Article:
Jason: It’s not realistic to say being visible in the office to prove you are working applies to all roles. Take me for example, I am typically out of the office in London, Manchester or Bristol on viewing tours with clients. It’s quite often the case the Client Solutions team would not see me in the office for a few days at a time. It’s up to the manager to agree with each employee the best working model for them, their productivity, and their role. Again, this enforces what we were saying about one blanket rule for all staff does not necessarily work for all businesses.
The use of operational programmes such as Microsoft Teams and video calls have made it possible for staff to function remotely. However, does the trust begin to diminish without the ability to ‘see’ what employees are doing on a daily basis?
Simon: I think this depends on the employee. Someone who has worked in the business for a long time and has a proven track record of delivering (KPI wise) has earned their stripes and can certainly be trusted to get the job done from home. However I do feel new staff members have more of a precedent to set and should be here in Central London, learning how to work with the rest of the team and making an impact.
Jason: Taking the onus away from SHB for a minute, many larger organisations have gone against Goldman Sachs and said “if you have proven your success in productivity, then you’ll be granted a working from home arrangement” the employee would then only be required to work from the office four days a week in a fortnight for training and in-person meetings. Personally, I support the flexibility of the hybrid model.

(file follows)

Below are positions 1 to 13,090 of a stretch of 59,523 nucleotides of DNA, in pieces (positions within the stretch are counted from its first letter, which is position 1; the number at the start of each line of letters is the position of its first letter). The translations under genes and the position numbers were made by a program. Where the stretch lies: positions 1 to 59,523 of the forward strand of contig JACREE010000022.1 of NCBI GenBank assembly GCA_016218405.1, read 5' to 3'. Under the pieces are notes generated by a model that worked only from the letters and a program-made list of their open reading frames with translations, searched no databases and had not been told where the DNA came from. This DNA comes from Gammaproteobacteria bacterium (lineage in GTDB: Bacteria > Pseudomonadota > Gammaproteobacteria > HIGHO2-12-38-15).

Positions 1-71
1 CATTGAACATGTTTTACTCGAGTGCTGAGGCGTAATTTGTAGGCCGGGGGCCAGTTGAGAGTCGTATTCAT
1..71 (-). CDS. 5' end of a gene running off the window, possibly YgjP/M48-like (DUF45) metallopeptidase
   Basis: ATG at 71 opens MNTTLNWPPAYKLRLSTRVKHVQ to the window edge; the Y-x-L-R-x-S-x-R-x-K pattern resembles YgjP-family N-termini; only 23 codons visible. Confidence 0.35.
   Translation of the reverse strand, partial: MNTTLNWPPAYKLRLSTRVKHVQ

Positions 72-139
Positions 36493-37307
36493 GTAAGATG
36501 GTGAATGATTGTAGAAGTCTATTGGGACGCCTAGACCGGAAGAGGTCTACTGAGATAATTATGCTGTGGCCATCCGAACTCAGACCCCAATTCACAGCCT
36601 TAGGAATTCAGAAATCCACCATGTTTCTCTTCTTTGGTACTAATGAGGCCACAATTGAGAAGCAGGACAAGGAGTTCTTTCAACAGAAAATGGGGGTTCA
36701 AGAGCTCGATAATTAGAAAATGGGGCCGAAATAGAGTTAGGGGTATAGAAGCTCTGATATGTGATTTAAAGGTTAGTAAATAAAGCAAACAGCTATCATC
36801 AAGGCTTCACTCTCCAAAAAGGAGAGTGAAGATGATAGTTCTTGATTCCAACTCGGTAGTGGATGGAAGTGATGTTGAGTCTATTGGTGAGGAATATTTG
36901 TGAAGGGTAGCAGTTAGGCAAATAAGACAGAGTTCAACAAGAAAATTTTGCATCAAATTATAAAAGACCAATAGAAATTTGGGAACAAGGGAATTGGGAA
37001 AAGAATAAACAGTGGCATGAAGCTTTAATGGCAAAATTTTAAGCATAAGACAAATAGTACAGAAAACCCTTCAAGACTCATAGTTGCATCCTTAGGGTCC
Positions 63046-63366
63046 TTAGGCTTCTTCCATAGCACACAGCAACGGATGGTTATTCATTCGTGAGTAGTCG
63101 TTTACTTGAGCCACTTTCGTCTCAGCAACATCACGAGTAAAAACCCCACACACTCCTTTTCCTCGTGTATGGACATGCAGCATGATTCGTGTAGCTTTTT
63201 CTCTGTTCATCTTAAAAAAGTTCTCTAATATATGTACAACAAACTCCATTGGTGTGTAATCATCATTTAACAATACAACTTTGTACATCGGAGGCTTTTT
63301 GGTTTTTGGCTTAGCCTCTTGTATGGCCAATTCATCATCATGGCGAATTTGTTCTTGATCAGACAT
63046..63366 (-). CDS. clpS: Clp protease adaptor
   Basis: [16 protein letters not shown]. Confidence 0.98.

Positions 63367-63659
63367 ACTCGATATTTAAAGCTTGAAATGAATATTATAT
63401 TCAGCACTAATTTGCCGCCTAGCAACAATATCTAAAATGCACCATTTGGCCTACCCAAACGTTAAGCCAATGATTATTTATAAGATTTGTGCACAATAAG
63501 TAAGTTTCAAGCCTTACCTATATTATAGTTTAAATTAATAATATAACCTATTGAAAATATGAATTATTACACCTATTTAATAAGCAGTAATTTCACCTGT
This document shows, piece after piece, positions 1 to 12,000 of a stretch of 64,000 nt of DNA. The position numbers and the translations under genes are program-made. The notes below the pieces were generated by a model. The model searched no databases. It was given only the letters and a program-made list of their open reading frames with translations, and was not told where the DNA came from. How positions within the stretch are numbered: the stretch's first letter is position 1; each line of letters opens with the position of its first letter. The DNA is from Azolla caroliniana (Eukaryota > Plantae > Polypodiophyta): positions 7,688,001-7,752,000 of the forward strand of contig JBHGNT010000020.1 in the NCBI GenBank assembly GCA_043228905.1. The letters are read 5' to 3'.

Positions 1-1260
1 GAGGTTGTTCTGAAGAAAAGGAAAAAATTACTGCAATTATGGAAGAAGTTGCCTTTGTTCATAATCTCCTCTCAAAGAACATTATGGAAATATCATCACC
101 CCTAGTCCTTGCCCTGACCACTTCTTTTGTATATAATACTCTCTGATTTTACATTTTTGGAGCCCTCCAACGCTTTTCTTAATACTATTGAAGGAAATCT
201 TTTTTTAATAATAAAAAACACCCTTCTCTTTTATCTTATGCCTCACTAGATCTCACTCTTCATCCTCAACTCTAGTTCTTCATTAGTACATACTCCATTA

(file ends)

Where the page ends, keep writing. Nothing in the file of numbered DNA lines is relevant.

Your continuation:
We’re still unsure exactly of what the ‘new normal’ will look like and how this will impact the way companies function and remain profitable in the long-term. However, one thing is starkly clear, we must provide clear messaging and communication as a business to our employees to ensure we keep on top of our internal policies and our strategy remains robust, no matter where we are working from. We then moved onto discussing how brand and culture business has and may continue to be impacted by working from home.
Simon: If you aren’t together, you might as well be anywhere – it has a massive impact. Learning a company, getting to know each other, etc.
Jason: Onboarding new starters in a hybrid model still has a question mark over it in my opinion. I’m just not sure how we can replicate the learning from one another and collaboration remotely – no matter what level you are, this is crucial to finding your place and flourishing in a new organisation.
Simon: Our business puts a huge emphasis on collaboration and teamwork, and our residence is a huge part of our brand (after all we are a property company). It’s so important for us to maintain this communal, motivational space – this means upsizing offices when we grow, updating our workspace and offering an open plan, modern layout for collaborative working. I do recognise this isn’t for every industry and some are not driven by the same attitude as we are.
One result of the pandemic is what’s been dubbed ‘The Great Resignation’ as people start to look for new opportunities that align with their personal flexibility requirements. This means businesses are fighting for top talent and need to be competitive when offering perks and benefits, such as health and wellbeing support, flexible working, higher pension contributions, but more pointedly for us, people increasingly expect more workplace perks such as gyms, yoga studios, plenty of collaborative hot-desking space, games rooms and sleeping pods.
Has the pandemic affected your office plans? If you’re looking to relocate, change workspaces or downsize get in touch with our team of experts.